Gordon Brown must be held responsible for this tax credit fiasco

I wrote about this year’s tax credit claw back back in April, when Edward Leigh first highlighted it. I have just re-read my post, the thing that really get me is that no one in the media seems to be pointing the finger where most harm has been done.

Gordon Brown.

This was his plan, his “big idea” and it isn’t working. Blaming Dawn Primorolo is pure folly; she is trying to implement a fundamentally flawed mechanism. She claims that overpayments will fall in the future, of course they will, people are being put off of claiming in the first place.

This system is all wrong, it hits the lowest paid the hardest, it provides a disincentive to accepting overtime or a promotion. I know lots of people who think that Gordon Brown is a good Chancellor. I disagree.

He made the Bank of England responsible for interest rates, good move. He has, since then, performed a string of policy cock-ups.

Selling of our gold at the bottom of the market. Pensions tax raid. Taxing small businesses out of existence. Introducing a tax credit claw back. I am sure that there are plenty of others; please feel free to let me know of any more that you can think of.

8 responses to “Gordon Brown must be held responsible for this tax credit fiasco

  1. You give credit to Gordon Brown for creating an independent central bank, with the power to set interest rates, instead of the power remaining with the Chancellor. However, I thought the creation of an independent central bank was opposed by the Conservative party in 1997? I certainly can’t remember any support for the policy betweeen 1979 and 1997 and obviously there was no attempt to introduce the policy during 18 years of Conservative Government.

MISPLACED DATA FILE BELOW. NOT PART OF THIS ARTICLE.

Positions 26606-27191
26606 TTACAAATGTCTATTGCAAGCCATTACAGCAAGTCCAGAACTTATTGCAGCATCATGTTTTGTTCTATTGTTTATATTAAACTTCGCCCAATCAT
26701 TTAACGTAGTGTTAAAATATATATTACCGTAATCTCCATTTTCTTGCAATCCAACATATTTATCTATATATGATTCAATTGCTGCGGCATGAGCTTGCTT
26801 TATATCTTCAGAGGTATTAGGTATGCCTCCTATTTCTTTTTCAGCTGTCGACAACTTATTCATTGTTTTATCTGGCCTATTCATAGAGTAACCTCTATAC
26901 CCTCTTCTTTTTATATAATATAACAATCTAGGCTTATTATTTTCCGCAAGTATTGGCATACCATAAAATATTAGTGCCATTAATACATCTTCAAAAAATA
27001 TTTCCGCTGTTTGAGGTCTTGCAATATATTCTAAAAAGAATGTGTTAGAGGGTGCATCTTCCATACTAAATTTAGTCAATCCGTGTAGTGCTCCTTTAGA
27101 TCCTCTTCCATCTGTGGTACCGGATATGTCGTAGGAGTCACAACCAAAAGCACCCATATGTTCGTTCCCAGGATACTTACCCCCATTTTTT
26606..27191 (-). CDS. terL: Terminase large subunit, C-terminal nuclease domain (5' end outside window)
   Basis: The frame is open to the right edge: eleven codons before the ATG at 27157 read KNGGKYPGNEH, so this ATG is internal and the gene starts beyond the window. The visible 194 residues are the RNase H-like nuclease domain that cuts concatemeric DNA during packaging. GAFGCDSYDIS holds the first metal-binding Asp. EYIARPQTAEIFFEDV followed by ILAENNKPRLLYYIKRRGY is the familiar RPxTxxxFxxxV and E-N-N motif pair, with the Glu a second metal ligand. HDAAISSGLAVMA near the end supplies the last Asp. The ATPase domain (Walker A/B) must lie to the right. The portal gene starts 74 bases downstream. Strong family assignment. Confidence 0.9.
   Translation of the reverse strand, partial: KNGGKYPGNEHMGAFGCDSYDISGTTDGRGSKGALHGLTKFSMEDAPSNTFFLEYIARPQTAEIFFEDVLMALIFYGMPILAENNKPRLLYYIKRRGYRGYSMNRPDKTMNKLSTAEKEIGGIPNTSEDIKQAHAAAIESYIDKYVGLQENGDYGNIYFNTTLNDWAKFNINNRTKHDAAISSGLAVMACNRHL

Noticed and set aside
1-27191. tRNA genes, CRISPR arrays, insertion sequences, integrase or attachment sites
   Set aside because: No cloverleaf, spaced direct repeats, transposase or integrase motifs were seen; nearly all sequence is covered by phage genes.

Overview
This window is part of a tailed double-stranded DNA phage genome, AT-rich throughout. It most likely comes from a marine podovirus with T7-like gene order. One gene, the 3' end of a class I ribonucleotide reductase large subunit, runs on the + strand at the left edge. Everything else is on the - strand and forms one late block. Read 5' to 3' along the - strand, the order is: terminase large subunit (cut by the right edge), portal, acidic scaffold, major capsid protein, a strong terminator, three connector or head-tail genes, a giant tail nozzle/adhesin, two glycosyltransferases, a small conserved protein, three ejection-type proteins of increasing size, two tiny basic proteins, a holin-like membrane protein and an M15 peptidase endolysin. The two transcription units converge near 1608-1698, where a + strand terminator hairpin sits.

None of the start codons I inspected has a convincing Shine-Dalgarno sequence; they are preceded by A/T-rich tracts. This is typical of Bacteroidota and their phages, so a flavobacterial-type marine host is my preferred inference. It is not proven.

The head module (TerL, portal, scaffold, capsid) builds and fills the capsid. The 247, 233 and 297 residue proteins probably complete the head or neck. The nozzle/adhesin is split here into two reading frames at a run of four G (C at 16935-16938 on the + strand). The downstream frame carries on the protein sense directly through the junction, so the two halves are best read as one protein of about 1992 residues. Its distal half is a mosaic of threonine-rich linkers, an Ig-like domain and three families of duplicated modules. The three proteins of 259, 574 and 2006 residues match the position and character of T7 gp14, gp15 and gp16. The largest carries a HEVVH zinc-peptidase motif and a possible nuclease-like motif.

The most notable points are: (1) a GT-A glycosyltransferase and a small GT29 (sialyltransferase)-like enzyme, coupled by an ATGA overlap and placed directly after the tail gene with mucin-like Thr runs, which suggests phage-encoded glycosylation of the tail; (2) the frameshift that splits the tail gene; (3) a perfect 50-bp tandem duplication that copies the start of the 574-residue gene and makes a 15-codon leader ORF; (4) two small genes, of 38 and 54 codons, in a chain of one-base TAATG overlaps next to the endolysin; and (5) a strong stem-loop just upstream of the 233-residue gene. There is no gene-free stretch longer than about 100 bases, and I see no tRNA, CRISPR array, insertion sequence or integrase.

2. You give credit to Gordon Brown for creating an independent central bank, with the power to set interest rates, instead of the power remaining with the Chancellor. However, I thought the creation of an independent central bank was opposed by the Conservative party in 1997? I certainly can’t remember any support for the policy betweeen 1979 and 1997 and obviously there was no attempt to introduce the policy during 18 years of Conservative Government.

  3. I don’t think he has a point!!It looks like Brown’s defenders are clinging to the independence of the BoE as a key point of strength…Obviously as it prevents him from handling that shambolically too.

  4. I don’t think he has a point!!It looks like Brown’s defenders are clinging to the independence of the BoE as a key point of strength…Obviously as it prevents him from handling that shambolically too.

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